The amount of those with complex PTSD is expected to increase as a response to the COVID-19 global pandemic, since this collective experience has caused constant stress on people throughout the world.

Co-Morbid PTSD

Those with co-morbid PTSD also have other mental illnesses and conditions. It is commonly associated with anxiety disorders, panic disorders, major depressive disorder, and substance abuse disorder. Co-morbid PTSD treatment addresses the symptoms of both PTSD and the other co-occurring disorders.

PTSD Risk Factors

Post-traumatic stress disorder (PTSD) can be caused by experiencing or witnessing a traumatic event that causes intense fear and terror.

As with any mental disorder, genetics play a huge role in how much an experience or event will affect a person. These events are classified differently as well, as either a “Big T” or “Little t” trauma.

Big T traumas are life-threatening or disturbing situations most commonly associated with PTSD. These extreme events typically include natural disasters, war, domestic violence, terrorist attacks, and even the death of a parent.

Little t traumas can have a significant effect on a person, even though they do not spark from a singular, extreme event. Any ongoing situation that creates fear, distress, and helplessness is a Little t trauma. These traumas include non-life-threatening injuries, emotional abuse, the death of a pet or loved one, bullying, and harassment, among others.

Little t traumas may not necessarily be life-threatening to the individual, but can still manifest themselves into the same physical symptoms associated with Big T traumas. Both types of trauma can lead to other mental health conditions like anxiety, depression, substance abuse, eating disorders, and other behavioral issues.

What Are the Symptoms of PTSD?

PTSD symptoms may not appear until months (or years) after the traumatic experience. While most people begin to experience symptoms within three months, it can take much longer than that.

For a diagnosis of PTSD, symptoms must be present for longer than a month and interfere with daily life and relationships. These symptoms must also be independent of medication, substance use, or other illnesses.

According to the National Institute of Mental Health (NIMH), the following are common symptoms of post-traumatic stress disorder:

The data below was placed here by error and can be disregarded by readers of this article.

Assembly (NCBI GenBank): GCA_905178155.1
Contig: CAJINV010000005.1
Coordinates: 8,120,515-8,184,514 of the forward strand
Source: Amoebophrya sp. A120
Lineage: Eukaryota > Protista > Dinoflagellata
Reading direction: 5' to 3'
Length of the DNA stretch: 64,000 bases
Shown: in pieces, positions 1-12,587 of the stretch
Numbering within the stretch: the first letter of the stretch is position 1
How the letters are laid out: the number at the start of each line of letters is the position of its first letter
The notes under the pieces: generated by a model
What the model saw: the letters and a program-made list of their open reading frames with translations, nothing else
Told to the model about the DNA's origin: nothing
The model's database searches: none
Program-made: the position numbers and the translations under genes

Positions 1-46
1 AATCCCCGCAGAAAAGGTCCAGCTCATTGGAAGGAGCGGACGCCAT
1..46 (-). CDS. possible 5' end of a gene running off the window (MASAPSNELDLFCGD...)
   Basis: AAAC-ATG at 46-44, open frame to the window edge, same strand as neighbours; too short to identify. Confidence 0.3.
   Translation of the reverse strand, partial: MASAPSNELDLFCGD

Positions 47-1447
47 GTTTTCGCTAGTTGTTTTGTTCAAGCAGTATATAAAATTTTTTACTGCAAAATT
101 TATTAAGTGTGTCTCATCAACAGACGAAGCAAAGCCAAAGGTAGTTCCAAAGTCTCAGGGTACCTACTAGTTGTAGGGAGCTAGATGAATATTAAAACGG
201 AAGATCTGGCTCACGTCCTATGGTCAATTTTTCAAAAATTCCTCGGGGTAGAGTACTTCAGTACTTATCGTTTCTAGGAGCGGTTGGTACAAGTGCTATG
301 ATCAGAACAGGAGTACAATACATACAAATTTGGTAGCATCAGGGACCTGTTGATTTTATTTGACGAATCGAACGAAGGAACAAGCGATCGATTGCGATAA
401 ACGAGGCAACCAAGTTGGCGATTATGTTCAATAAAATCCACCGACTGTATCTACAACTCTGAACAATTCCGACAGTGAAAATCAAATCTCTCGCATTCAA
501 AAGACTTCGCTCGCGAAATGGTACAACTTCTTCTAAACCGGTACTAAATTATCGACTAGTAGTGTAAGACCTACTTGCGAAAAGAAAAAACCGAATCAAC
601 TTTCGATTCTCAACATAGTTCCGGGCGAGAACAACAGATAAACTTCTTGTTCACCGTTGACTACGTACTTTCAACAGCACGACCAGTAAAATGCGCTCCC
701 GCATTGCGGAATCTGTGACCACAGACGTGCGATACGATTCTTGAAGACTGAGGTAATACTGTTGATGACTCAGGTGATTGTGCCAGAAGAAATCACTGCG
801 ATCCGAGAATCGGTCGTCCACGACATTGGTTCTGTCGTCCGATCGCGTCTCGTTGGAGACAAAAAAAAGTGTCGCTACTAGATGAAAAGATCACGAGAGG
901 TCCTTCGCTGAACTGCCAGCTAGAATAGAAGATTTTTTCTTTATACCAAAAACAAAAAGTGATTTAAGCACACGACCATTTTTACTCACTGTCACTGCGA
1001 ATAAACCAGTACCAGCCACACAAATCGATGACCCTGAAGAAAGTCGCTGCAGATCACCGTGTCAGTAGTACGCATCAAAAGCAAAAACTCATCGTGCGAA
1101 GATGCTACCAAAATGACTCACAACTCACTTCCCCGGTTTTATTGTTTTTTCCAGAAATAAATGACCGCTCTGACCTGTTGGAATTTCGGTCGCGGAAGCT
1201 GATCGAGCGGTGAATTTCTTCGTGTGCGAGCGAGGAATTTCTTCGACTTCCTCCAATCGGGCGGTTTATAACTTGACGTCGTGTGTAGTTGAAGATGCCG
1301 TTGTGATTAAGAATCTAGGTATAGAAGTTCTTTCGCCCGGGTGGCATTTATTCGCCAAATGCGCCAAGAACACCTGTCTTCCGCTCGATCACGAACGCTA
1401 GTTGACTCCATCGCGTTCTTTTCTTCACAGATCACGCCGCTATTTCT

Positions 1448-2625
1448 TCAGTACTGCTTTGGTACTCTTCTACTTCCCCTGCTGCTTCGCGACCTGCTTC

• Flashbacks reliving the traumatic event
  • Recurring and intrusive memories
  • Distressing or negative thoughts
  • Physical signs of stress
  • Avoiding reminders of the traumatic event
  • Being easily startled and having high reactivity
  • Difficulty concentrating
  • Sleep problems
  • Irritability with aggressive or angry outbursts
  • Risky or self-destructive behavior
  • Trouble remembering or distorted memories of the experience

What If You Feel These Symptoms?

If you have experienced a traumatic event and believe you experience symptoms of PTSD, do not self-diagnose, but instead, seek help from a professional. Treatment often includes psychotherapy, either individually or with a support group of those who had similar experiences.

In addition to professional help, self-care practices can provide relief from stress symptoms and promote mental and physical health. Avoid alcohol or drugs if they exacerbate your symptoms or if your doctor has advised against them. Do not take any medication without a prescription, as some antidepressants may have negative effects.

There’s Hope for Managing PTSD

If you are suffering from PTSD, help is out there. Learning the symptoms and causes of post-traumatic stress disorder (PTSD) is the first step.

People live with PTSD every day and millions recover with effective treatment. At Meridian HealthCare, we can work through trauma with you and help alleviate those symptoms. We are here for you; call us today to find the support you’ve been looking for.

*If this is an emergency, please call 911 or the suicide helpline at 1-800-273-8255.